Directors at River are working to control the spiralling debt. To do so, they are at long last looking to maximise merchandising and marketing, and in particular, have begun exploring the idea of taking on a sponsor for the Monumental.
At Boca, the club president Daniel Angelici recently won re-election. Tevez and the league and cup double were his trump cards. But he too faces stadium difficulties. Boca have thousands more members than capacity — so too do River — leading to major ticket problems. The residents behind the Bombonera have so far refused to sell to the club, leading to Angelici floating the idea of building a brand new 90,000 capacity next to the Bombonera, and thus leaving the historic ground, just River did decades ago. In March or April, the club members will be asked to vote to decide.
Adding to this uncertainty is the uncertainty of the nation itself. 2015 was a year of chaos and change, in which Argentina defaulted on its debt and changed its political leadership for the first time in 15 years. The nation elected a new president — Mauricio Macri, who coincidentally once served as president at Boca. The Argentina FA, somewhat clumsily after a failed first vote produced 76 votes from 75 representatives, also voted in a new president.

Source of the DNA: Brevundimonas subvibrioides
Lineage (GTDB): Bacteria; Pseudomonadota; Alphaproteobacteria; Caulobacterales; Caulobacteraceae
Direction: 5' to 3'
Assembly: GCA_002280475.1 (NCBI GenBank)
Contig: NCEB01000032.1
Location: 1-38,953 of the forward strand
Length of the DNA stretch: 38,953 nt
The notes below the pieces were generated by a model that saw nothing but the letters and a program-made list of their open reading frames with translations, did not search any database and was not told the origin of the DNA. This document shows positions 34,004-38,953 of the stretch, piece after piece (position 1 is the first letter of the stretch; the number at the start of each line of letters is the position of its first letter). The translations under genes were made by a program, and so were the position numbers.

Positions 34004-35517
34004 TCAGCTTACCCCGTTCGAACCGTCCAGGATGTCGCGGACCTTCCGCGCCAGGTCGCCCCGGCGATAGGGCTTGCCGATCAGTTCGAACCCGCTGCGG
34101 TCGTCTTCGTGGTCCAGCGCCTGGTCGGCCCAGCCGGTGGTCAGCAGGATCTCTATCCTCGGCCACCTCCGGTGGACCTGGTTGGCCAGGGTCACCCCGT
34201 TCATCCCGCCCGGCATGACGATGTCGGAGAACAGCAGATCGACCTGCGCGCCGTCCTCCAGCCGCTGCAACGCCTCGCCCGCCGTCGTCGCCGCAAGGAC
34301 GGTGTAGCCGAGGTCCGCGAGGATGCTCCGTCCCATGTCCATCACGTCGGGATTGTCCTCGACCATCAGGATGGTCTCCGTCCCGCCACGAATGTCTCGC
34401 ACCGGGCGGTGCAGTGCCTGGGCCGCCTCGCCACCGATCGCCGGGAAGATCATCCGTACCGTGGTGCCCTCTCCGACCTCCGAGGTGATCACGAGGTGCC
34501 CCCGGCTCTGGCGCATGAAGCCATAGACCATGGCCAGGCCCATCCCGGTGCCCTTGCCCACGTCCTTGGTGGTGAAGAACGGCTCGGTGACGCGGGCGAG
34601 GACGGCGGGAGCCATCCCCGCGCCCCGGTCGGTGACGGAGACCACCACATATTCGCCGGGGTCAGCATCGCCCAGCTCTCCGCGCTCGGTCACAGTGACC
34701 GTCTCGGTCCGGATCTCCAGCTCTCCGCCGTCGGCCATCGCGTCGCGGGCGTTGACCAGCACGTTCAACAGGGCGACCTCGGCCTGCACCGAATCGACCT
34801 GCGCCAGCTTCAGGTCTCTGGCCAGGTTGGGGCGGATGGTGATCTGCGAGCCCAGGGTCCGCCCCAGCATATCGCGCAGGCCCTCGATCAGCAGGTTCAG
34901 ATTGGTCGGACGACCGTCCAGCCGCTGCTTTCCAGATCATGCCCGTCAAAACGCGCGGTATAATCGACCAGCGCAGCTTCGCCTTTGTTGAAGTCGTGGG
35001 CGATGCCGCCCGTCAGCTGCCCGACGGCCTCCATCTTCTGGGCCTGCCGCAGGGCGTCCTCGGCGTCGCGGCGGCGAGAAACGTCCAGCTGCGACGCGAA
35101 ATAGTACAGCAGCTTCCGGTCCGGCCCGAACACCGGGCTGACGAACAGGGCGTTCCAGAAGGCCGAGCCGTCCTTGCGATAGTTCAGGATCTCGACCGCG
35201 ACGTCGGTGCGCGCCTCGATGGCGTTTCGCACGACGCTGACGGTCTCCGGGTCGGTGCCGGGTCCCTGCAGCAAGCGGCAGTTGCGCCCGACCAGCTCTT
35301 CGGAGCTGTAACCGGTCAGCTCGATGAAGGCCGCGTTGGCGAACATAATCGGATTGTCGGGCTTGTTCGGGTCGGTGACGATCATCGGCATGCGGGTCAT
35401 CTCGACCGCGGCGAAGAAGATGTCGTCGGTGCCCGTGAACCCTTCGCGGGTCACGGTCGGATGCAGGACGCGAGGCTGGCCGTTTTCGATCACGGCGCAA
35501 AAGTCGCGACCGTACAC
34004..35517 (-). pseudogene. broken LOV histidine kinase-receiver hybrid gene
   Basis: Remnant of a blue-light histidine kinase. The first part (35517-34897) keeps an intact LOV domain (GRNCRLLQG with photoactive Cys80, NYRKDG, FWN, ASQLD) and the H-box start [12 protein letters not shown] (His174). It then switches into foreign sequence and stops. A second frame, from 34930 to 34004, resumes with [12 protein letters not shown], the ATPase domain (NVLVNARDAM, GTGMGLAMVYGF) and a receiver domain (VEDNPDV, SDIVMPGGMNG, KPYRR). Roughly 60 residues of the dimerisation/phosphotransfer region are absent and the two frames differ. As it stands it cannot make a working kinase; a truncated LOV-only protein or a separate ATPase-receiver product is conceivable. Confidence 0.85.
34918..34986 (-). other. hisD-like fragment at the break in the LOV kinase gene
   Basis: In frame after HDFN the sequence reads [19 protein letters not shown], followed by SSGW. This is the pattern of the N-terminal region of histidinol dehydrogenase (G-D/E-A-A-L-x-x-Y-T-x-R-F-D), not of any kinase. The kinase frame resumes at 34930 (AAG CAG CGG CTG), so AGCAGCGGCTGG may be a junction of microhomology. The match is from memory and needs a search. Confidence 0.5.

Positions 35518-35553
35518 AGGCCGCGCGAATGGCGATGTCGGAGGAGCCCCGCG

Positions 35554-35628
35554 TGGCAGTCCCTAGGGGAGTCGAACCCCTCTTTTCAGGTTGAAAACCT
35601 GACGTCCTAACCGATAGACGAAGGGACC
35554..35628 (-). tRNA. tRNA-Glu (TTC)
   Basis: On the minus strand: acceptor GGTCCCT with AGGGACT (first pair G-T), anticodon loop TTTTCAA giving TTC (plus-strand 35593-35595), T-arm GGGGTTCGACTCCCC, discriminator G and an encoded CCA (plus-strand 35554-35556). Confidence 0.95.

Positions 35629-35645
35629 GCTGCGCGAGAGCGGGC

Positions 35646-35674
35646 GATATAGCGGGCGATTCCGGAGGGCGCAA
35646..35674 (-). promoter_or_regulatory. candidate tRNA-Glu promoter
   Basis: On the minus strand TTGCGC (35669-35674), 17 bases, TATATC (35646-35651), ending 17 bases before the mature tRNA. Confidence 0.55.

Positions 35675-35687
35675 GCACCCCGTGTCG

Though it may be an affront to history and tradition, accepting change in the nation and in the clubs is the only way either can survive. A stadium name sponsor or moving to a new ground would generate the kind of income that permits clubs to develop a squad able to challenge on the highest stage. Looked at that way, it's a small price to pay to keep the Argentine football dream alive.
Our Derbies Issue has sold out, but you can get the digital edition by becoming a member.
Derbies are the games us football fans live for. There's nothing quite like the tribalistic battle for local supremacy and, for fans, it doesn't matter if you're fighting for a league title or against relegation – you just need to win that derby. In this issue, we explore 5 derbies in depth: River Plate vs Boca Juniors, Borussia Dortmund vs Schalke, Roma vs Lazio, Galatasaray vs Fenerbahce and the lesser known Brazilian derby, Sport vs Santa Cruz. There is also a cover interview with Paris Saint-Germain and France star Blaise Matuidu, and his French team-mates Raphael Varane and Mamadou Sakho, plus we talk exclusively to Liverpool striker Roberto Firmino, England women's coach Mark Sampson and go behind-the-scenes at Raul's final game as a professional for New York Cosmos.
265 x 200mm, 148 pages